And so, to another week in Telecom PR, where Ofcom has announced its plans for this year's 5G spectrum auction. The telecom regulator will increase the airwaves available for mobile devices by almost a third, but has attracted ire from some telcos in the process.
What has happened?
Later this year Ofcom will auction licences to use 190 MHz of spectrum in two frequency bands: 40MHz in the 2.6GHz band, and 150MHz in the 3.4GHz band. 2.6GHz can be used immediately to provide extra capacity and support existing 4G services. 3.4GHz is not compatible with most current mobile devices, but is identified as central to the rollout of 5G.
Ofcom announced yesterday that as part of this auction it will cap the amount of "immediately usable" spectrum that any one operator can hold. It will also cap the "overall" amount of usable mobile spectrum an operator can own in 2020 at 37%, which includes the 700MHz band that will be auctioned in the future.
Who does this effect?
Vodafone holds 29%. The overall cap means that it could gain a maximum 160 MHz of spectrum across both the 2.3GHz and 3.4GHz bands.
O2 holds just 14% of spectrum, yet a 33% market share in the UK. It has previously backed a 35% cap.
Why does this matter?
It's no secret that the demand for data is growing exponentially, driven by smartphones and increased use of video. Capacity requirement has also sky rocketed -and is forecast to hit 50% CAGR by 2023 (ITU). Making more spectrum available will allow mobile operators to deal with this demand, and to do so in a competitive manner.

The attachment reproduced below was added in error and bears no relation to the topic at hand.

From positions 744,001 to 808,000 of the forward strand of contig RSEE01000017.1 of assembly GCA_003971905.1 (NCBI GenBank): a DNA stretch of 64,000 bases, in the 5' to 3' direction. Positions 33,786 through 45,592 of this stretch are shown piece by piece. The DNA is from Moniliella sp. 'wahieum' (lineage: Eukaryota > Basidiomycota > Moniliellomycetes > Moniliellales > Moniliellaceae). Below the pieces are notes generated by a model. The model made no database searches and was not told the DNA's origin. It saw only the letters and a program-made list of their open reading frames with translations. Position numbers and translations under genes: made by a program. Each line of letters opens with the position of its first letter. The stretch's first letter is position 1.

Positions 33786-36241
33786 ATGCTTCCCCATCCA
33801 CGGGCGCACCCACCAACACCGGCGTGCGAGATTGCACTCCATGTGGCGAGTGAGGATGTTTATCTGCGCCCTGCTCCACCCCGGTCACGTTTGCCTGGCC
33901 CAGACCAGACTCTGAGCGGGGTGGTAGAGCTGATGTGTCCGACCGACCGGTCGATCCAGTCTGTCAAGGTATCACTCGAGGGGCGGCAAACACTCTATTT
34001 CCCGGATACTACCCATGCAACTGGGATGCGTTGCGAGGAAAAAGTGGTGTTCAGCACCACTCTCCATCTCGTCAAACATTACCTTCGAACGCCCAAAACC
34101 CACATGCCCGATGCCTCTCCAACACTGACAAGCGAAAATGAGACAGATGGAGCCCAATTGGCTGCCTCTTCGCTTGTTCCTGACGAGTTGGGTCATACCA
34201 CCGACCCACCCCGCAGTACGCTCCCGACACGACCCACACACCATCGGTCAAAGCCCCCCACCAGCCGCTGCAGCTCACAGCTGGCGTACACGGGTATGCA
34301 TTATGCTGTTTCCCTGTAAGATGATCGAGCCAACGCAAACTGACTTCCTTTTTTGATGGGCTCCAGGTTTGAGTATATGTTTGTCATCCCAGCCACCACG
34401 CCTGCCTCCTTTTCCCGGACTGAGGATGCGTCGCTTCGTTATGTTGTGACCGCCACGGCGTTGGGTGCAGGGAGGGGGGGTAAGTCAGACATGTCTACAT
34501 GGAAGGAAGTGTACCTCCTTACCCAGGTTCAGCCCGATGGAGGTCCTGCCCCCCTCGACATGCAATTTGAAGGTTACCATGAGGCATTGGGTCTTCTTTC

At the "Priorities for UK spectrum policy: competing demands, developing 5G, and the UK's international role" event last week David Dyson, CEO at Three explained that the ability for mobile operators to compete will depend on digital connectivity. In fact, he set a benchmark of 20% of spectrum ownership in order for Three to be competitive.
According to Dyson, larger operators' increased amount of spectrum ownership allows them to be more future-looking. He pointed to EE and Vodafone's recent unveiling of Gigabit LTE plans as a reflection of the inequality of spectrum allocation.
But the event also highlighted that this spectrum auction isn't just about driving competition among the four UK operators. It also plays an important part in determining the competitiveness of the UK on the global stage, and is vital for its digital strategy.
When it comes to 5G, the pioneering spectrum bands will be 700MHz, 3.4-3.8GHz, and 26GHz. These will allow the support of enhanced mobile broadband, massive machine type communications, ultra-reliable and low latency communications that is inherent in 5G.
Given the current economic challenges, the UK needs to be seen to create world-class connectivity. It is not surprising therefore that politicians have set the goal for making the UK a 5G leader.
However, it will be up to the industry to make it happen - and it will be expensive. With increasing pressure on MNOs to accommodate increasing data traffic without more revenue, there must be enough of an incentive for the network investment required for 5G.